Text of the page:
Uncle Dave Macon Days - July 8, 2000
One of the greatest things that I've done this year is hooked up with the Tennessee Mafia Jug Band. Are they available? Where is Lester Armistead and LeRoy Troy and Mike Arnistead. Lester, where's your jug? Hey, where's your jug?" Lester says, "Right here." Marty says, Whatcha got in it?" Lester says, "We got it half full--about half." Marty asks, "Where's my mandolin?" A siren blares in the distance. Marty says, "I hear a siren. Is that LeRoy Troy. Did somebody arrest him? He's in that jug somewhere. We got LeRoy Troy coming up. In the meantime, where's Jacob? Here's LeRoy. Ladies and gentlemen, how about a hand for the King of Country Music, Mr. LeRoy Troy."
LeRoy comes out wearing his "contraption" (see the photo on Page 1). LeRoy says, "I'm ready to do it. Hit me an A-chord." The band is tuning up, getting ready. Finally LeRoy says, "Ready? Hit it." Marty says, "Hit the duck call first." LeRoy says, "I took it off." Marty squeezed something on the contraption. They sang "She'll Be Comin' Round The Mountain." Now these guys are not your ordinary musicians. They are truly having the time of their lives up there on stage. Perfection is not the name of the game here--they are just up there having fun. Watching LeRoy play the washboard and everything else he has on that home-made contraption is really a lot of fun!
Membership in the Tennessee Mafia Jug Band changes like the wind. This time around, Charlie Cushman was a member too. There may be no special requirements to be a member--just the desire to play old-time music. I also don't know that they even brought a set list with them. You could hear them discussing song titles, tuning up their instruments. At one point, Marty said, "We're rehearsing."
Marty and LeRoy sang "Roll On Buddy Roll On." LeRoy said, "Now then Lester is gonna step back up here and we are gonna do one called 'To Old To Cut The Mustard Anymore'. You boys ready to sing?" There's some other conversation and finally Marty says, "Lester's jug is full of something that came out of Woodbury. Cannon County stuff." Finally Lester was ready. During the song, Lester messed up the song. He was laughing so hard he missed singing a line. When the song was over, Marty said, "Hand me your jug. I told you if you messed up, you couldn't have it back."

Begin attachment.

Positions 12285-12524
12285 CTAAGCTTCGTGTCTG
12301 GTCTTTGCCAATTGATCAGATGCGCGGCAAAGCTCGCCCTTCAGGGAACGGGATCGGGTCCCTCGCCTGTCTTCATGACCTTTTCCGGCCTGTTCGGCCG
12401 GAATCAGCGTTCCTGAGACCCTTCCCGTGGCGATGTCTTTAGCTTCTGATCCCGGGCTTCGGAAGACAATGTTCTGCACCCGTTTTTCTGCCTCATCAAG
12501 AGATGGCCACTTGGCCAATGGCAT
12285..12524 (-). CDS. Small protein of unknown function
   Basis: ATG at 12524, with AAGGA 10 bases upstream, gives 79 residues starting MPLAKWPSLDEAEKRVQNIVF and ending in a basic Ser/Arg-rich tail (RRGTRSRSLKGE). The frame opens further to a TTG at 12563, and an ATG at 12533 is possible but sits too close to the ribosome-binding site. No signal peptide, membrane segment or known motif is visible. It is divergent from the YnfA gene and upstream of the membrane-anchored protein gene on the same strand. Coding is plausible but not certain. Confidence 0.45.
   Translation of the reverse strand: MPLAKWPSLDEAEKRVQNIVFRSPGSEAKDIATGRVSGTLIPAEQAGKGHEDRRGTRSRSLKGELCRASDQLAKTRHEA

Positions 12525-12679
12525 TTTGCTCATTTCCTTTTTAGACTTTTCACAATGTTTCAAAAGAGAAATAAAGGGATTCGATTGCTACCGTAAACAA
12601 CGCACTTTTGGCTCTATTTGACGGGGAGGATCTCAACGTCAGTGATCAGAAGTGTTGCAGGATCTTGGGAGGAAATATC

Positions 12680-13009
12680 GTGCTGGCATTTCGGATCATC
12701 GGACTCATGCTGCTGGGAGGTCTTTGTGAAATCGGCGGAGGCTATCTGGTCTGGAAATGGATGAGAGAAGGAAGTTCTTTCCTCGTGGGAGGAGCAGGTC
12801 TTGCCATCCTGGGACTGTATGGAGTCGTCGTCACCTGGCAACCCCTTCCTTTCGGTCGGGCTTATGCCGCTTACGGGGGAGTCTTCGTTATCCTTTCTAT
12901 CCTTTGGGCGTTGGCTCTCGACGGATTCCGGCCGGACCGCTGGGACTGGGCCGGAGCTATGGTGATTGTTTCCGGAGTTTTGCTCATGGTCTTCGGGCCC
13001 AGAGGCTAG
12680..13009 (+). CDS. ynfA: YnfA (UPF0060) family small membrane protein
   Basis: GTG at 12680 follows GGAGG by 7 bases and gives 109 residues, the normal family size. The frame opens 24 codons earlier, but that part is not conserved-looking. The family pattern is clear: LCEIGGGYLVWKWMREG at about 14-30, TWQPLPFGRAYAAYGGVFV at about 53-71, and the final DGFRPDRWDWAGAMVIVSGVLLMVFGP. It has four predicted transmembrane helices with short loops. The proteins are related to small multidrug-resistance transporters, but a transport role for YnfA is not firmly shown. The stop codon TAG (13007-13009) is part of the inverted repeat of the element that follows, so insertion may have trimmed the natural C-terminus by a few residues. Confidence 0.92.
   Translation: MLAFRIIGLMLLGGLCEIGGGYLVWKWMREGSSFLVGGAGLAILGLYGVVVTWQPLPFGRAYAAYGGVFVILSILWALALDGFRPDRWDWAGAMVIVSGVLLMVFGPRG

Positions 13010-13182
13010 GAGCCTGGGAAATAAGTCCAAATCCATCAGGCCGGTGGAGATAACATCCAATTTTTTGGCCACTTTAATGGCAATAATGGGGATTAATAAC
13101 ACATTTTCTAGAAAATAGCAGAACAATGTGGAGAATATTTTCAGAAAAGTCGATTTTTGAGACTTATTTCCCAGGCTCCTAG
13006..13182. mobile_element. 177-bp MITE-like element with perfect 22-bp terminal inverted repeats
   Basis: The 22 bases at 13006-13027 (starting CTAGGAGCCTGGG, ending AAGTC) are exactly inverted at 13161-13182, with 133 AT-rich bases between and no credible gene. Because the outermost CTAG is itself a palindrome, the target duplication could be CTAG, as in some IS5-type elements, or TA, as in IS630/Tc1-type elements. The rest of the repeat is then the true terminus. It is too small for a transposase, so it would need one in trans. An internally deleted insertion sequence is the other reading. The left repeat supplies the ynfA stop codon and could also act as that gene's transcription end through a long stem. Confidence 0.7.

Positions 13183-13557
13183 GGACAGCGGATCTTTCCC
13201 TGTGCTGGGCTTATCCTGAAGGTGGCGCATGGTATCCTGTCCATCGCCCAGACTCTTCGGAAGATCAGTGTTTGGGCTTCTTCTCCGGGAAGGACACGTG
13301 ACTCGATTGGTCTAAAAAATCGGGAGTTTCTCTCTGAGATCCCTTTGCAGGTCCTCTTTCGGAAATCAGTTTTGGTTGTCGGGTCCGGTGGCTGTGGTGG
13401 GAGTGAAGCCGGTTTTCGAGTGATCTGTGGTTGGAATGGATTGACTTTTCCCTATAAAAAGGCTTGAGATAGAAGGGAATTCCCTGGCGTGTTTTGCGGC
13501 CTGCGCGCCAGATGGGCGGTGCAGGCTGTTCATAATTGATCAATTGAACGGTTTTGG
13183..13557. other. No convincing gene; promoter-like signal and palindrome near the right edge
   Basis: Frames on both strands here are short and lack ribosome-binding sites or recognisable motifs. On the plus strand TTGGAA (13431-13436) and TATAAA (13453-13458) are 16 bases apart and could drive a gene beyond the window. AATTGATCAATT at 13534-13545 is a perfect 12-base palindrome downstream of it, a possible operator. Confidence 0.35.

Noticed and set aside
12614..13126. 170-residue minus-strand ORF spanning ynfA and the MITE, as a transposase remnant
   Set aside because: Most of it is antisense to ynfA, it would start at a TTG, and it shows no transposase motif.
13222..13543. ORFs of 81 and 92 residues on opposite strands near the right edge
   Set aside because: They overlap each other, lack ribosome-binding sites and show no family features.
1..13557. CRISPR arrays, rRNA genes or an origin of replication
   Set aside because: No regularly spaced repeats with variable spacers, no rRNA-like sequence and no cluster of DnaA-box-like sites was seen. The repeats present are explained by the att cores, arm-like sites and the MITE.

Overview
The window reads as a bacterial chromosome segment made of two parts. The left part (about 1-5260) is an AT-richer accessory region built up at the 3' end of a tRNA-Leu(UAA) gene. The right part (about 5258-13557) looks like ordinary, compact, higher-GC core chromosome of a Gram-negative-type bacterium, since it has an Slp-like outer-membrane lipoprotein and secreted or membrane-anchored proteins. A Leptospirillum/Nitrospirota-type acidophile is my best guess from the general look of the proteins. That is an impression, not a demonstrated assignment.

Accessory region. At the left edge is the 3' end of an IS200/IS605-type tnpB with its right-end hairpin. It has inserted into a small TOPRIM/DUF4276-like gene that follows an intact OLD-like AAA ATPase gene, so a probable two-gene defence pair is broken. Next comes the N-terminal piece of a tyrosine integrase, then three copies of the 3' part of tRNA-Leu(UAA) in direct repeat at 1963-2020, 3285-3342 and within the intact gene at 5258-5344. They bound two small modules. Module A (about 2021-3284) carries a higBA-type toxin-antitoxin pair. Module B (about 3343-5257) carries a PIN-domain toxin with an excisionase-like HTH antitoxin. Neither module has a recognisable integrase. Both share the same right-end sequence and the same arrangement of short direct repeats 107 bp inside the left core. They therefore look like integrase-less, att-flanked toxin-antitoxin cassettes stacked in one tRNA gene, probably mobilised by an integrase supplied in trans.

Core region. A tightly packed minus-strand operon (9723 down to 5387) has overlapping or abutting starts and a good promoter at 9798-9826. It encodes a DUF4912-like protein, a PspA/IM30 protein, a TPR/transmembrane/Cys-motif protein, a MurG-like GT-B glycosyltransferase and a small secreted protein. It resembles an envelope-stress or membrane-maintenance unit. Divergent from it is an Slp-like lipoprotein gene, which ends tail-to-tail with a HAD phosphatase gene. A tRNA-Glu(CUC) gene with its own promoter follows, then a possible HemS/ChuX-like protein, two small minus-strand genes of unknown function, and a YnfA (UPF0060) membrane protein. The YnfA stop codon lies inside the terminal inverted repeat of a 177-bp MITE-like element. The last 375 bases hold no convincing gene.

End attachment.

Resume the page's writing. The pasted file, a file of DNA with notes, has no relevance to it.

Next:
Marty asks, "LeRoy, did you bring your twirling banjo? Who's got LeRoy's banjo?" Somebody said, "Here it is." Marty says,"Here it is. Eddie Stubbs, if you're listening, get your fiddle and bring it toward us. Ya'll ever hear Eddie Stubbs play the fiddle?" The crowd yells "yeah," Marty adds, " They don't wanna hear you, Eddie. He's comin'."
"Well I know we couldn't do Uncle Dave Days without having LeRoy do a little twirlin'. Seein' as Murfreesboro is the twirlin' capital of the world." LeRoy says, "I know one thing, we're gonna have to get tuned up." Marty says, "You want me to tune you up?" Charlie Cushman came over to help LeRoy tune. Marty was standing with his arms crossed.....waiting. Marty jokes, "You can't drive just anywhere in the world and hear people sit around on stage and tune up so we want to invite you to come back next year to Uncle Dave Macon Days where professionalism is at the height of our list." Marty could hardly get out the last part of that sentence, he was laughing so hard. (See for yourself in the following pictures.)
LeRoy continued to tune and Marty says, "Can you get it any better? Well, you can't." LeRoy says, "At least we ain't on the radio." Marty says, "Yes we are." The audience laughs. Marty continues, "There ain't nothing like good dead air on the radio. Well we WAS live on WSM but they cut to a commercial." LeRoy's still tuning. Marty says, "Give him room. He's gonna throw." LeRoy says, Give me room. Lord I was waitin' to do this."
Marty still referred to LeRoy as the King of Country Music. "We kid about the King of Country Music. Well, not really, but I tell you, the former King of Country Music when he was here was our own Tennessee Boy Mr. Roy Acuff. I love Roy Acuff and the Smoky Mountain Boys. How 'bout you. Was he the first Grand Marshal of Uncle Dave Macon Days? That's great. Well, we're gonna bring the Armistead boys up here--Lonesome Lester and Cousin Mike to sing you a little tune that Roy and the Boys did called 'No Letter In The Mail.' Kick it off Charlie."